FODMAP Stacking Explained: Do Your Food Combinations Trigger Symptoms?

FODMAP Stacking Explained_ Do Your Food Combinations Trigger Symptoms_

[Last updated 18th September, 2018]

Have you been on a strict low FODMAP diet yet experienced minimal improvement in symptoms?

This is not an uncommon scenario, especially if your digestive system is super-sensitive.

It’s likely that FODMAP stacking is the culprit.

This article runs through what FODMAP stacking is and how to ensure your meals don’t combine too many FODMAPs at once.

UPDATE: This article is currently being updated with alternative images to the Monash University phone app screenshots (Monash requested I take them down). As a result, this article may be difficult to use until completed. However, if you already have the Monash app, it will be easy to follow along with it. If you don’t, it can be purchased here.

What Is FODMAP Stacking?

what is FODMAP stacking

FODMAP stacking refers to when you eat multiple portions of one or more low FODMAP food that contain the same FODMAPs.

This could be in a single meal or in meals close together.

Remember that even though a food is low in FODMAPs, it still contains FODMAPs to some extent. In other words, most foods are low FODMAP, not no FODMAP.

If you eat multiple servings of those foods at once, the FODMAPs can accumulate or “stack” together in your digestive system. This amount of  FODMAPs can eventually be considered high, and can trigger symptoms.

FODMAP Sensitivities Are Dose-Dependent

Unlike a food allergy, which is triggered by any amount of exposure, a food intolerance (such as FODMAPs or a food chemical intolerance) is dose-dependent.

In other words, symptoms won’t occur until the amount you can tolerate is exceeded (known as your personal threshold). At a certain dose (portion size) your symptoms will be triggered if you are intolerant to that particular FODMAP (1).

This concept is illustrated below:

FODMAPs are dose dependant symptoms occur if exceed your threshold

The purple spikes represent each time you eat something with FODMAPs.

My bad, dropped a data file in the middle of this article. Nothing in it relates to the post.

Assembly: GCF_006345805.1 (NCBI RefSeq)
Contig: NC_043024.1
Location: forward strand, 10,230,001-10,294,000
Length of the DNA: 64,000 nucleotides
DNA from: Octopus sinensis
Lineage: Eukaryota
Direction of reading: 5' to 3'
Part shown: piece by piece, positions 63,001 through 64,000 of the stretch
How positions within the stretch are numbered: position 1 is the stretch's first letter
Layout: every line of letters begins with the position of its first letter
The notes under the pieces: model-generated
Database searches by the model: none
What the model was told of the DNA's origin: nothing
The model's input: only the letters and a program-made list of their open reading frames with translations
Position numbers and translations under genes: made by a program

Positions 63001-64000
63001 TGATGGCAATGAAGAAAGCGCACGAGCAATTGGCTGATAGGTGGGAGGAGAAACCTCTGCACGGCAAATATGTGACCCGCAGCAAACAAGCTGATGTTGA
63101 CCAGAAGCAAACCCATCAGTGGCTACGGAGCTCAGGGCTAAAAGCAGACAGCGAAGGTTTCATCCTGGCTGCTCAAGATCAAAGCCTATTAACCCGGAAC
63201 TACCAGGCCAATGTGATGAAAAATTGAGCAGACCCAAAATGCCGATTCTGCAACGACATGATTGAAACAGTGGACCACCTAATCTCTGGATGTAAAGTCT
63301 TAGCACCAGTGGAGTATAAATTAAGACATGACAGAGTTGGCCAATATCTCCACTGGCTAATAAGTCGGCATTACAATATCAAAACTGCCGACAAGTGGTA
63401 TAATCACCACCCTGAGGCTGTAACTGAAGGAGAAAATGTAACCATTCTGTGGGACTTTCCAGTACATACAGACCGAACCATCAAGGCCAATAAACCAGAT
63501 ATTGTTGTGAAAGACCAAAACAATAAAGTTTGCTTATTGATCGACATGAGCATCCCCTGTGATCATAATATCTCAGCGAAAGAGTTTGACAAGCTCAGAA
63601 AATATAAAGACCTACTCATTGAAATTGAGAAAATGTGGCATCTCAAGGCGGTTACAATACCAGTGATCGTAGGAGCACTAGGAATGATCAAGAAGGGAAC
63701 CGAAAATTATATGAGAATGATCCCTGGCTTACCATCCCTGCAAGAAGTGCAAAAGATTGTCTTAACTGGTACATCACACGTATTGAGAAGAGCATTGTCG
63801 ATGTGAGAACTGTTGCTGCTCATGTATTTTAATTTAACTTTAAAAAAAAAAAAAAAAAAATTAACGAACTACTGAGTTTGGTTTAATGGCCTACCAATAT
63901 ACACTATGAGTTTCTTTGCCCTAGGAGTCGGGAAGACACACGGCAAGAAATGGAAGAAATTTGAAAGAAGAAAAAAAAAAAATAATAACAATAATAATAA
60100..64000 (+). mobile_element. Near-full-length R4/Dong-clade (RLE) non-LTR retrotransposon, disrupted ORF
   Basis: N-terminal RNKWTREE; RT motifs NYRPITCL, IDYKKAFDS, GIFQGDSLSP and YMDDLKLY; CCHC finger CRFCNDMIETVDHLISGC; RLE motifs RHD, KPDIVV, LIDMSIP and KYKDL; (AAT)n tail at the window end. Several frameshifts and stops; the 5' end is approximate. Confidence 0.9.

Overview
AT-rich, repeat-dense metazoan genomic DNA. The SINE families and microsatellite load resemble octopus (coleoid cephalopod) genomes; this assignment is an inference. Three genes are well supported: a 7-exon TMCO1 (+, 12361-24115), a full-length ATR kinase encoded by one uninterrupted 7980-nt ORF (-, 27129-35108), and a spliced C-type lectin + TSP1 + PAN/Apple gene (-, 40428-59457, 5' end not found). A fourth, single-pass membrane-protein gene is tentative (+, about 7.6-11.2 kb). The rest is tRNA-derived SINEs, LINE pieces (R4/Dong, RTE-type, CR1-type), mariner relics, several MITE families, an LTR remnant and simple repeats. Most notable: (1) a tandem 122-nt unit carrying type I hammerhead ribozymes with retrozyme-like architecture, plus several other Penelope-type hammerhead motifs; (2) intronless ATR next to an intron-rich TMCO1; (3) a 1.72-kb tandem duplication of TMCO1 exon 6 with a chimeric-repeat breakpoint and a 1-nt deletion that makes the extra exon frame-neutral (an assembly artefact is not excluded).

Eating a high FODMAP food or an exceedingly large portion of a low FODMAP food is represented by the big purple spikes. These spikes exceed your symptom threshold (the red line), which is when you will experience digestive symptoms from eating FODMAPs.

Having small portion sizes and spacing out your FODMAP consumption helps to keep the purple spikes small, remaining underneath your personal threshold.

What Influences Your Threshold?

Your personal threshold is influenced by a number of factors including (2):

  • hormones
  • illness
  • gut bacteria environment
  • and stress.

For example, increased personal, work or school stress will decrease your threshold. This is why gut symptoms occur a lot quicker when you are feeling stressed or anxious.

On the other hand, if you’re on vacation or you actively aim to reduce stress through practices like mindfulness, your threshold level can increase.

This means that you would be able to tolerate more FODMAPs without experiencing symptoms.

Summary: Even if you eat low FODMAP portions, multiple servings at one time can accumulate in your digestive system. This is referred to as FODMAP stacking and can cause symptoms if your threshold for a particular FODMAP is exceeded in this time.

How To Identify If You’re FODMAP Stacking

I’ll be using the Monash University FODMAPs app to explain how to identify if you’re FODMAP stacking.

When you select a particular food in the app, there is a short paragraph below that describes the exact FODMAP content.

Let’s take green beans as an example:

[image]

 

The app states that 1 serve of beans, which is 12 beans or 86 grams, is low FODMAP in all FODMAP subgroups. This is shown by the green traffic lights for oligosaccharides, fructose, polyols and lactose.

However, when you read the information below the traffic light system, it states that large serves (greater than or equal to 125 grams or ~17 beans) contains moderate amounts of polyols. In particular, sorbitol.

This means if you consume around 17 beans or more in one meal or within 2-3 hours, the sorbitol content is high enough that the beans would no longer be low FODMAP and “safe” for everyone.